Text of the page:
The religious policy of Ashoka
This spirit of philanthropy, humanitarianism lay at the bottom of the religious policy of Ashoka the Great.
Maurya Emperor Ashoka found that in his vast empire there were various races, sects and diverse cultures. Ashoka found that application of force was no solution to the problem of separatism and disintegration. The frequent revolts during his father’s reign awakened him regarding the urgency of the problem.
Maurya King Ashoka sought to promote sense of unity by his philanthropy and religious policy. The common ethics which he tried to inculcate was aimed to bind the people together by a common culture. He hoped that most people would be loyal to Ashoka for his religious policy. Ashoka wants to unite the divergent groups by his policy of toleration. His new faith was to act as a cementing force among them and consolidate the authority of Ashoka.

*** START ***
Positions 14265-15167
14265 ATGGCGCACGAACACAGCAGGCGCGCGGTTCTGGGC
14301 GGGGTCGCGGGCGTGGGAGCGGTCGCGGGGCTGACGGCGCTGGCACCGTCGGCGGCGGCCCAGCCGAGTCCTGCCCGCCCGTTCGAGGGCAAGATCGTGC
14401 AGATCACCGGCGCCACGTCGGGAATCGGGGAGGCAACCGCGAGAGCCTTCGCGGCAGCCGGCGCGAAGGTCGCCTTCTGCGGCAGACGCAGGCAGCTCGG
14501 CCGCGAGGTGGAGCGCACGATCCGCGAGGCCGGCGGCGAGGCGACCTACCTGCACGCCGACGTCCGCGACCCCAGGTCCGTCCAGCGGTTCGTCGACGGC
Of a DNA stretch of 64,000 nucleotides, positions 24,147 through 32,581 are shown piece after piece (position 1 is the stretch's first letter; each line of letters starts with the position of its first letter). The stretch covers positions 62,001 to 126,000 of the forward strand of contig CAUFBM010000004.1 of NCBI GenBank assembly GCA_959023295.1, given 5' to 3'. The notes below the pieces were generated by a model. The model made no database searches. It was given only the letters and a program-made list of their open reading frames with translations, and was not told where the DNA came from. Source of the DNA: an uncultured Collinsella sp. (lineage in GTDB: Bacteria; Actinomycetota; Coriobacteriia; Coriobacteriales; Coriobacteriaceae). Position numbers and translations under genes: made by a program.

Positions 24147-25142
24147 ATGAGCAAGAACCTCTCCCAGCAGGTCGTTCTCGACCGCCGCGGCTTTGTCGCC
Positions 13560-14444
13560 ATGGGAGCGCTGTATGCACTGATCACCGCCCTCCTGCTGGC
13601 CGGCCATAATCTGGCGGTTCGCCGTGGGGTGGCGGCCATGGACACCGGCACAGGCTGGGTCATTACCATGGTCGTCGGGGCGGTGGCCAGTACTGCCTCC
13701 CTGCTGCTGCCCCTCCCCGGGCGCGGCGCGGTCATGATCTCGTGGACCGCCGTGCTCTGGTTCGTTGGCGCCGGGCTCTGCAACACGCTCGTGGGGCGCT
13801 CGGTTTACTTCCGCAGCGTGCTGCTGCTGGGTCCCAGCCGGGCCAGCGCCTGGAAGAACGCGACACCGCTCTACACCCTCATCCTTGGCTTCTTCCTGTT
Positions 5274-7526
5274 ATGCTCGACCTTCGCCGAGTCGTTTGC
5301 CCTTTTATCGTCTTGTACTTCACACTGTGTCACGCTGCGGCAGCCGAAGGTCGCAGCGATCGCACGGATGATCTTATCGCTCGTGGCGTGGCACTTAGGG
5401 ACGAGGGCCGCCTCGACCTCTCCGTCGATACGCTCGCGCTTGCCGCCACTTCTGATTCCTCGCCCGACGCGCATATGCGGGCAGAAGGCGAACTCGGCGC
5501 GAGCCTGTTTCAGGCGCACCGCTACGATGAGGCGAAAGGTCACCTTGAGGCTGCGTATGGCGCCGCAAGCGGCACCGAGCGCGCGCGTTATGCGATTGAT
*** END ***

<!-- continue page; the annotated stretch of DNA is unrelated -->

There was economic evolution of North Indian society had led to the growth of new social classes. They were quite prosperous and influential but the traditional pattern of caste ridden society did not allow them to enjoy due importance like the high castes. The growth of trade had led to the rise of merchants who had no aristocracy of birth but had aristocracy of wealth. They resented the vested class interests of the so-called high born.
Ashoka tried to solve this problem caste system for all his subjects, stressing of non-violence and toleration. Brahmanism, due to its caste distinction rooted to it failed to offer any panacea to the deep socio-economic conflict. Buddhism with its concept of social democracy and non-violent principle appeared to Ashoka as the suitable remedy to the ills that affected the society.
Ashoka considered Buddhism to be the best tool for consolidation of his empire. Ashoka preached toleration and non-violence to cement the people with a bond of unity. He hoped to reconcile the sects rather than aggravate their conflict.
Hence he maintained that people should not condemn other religions. Ashoka wanted to conquer the the heart of the people.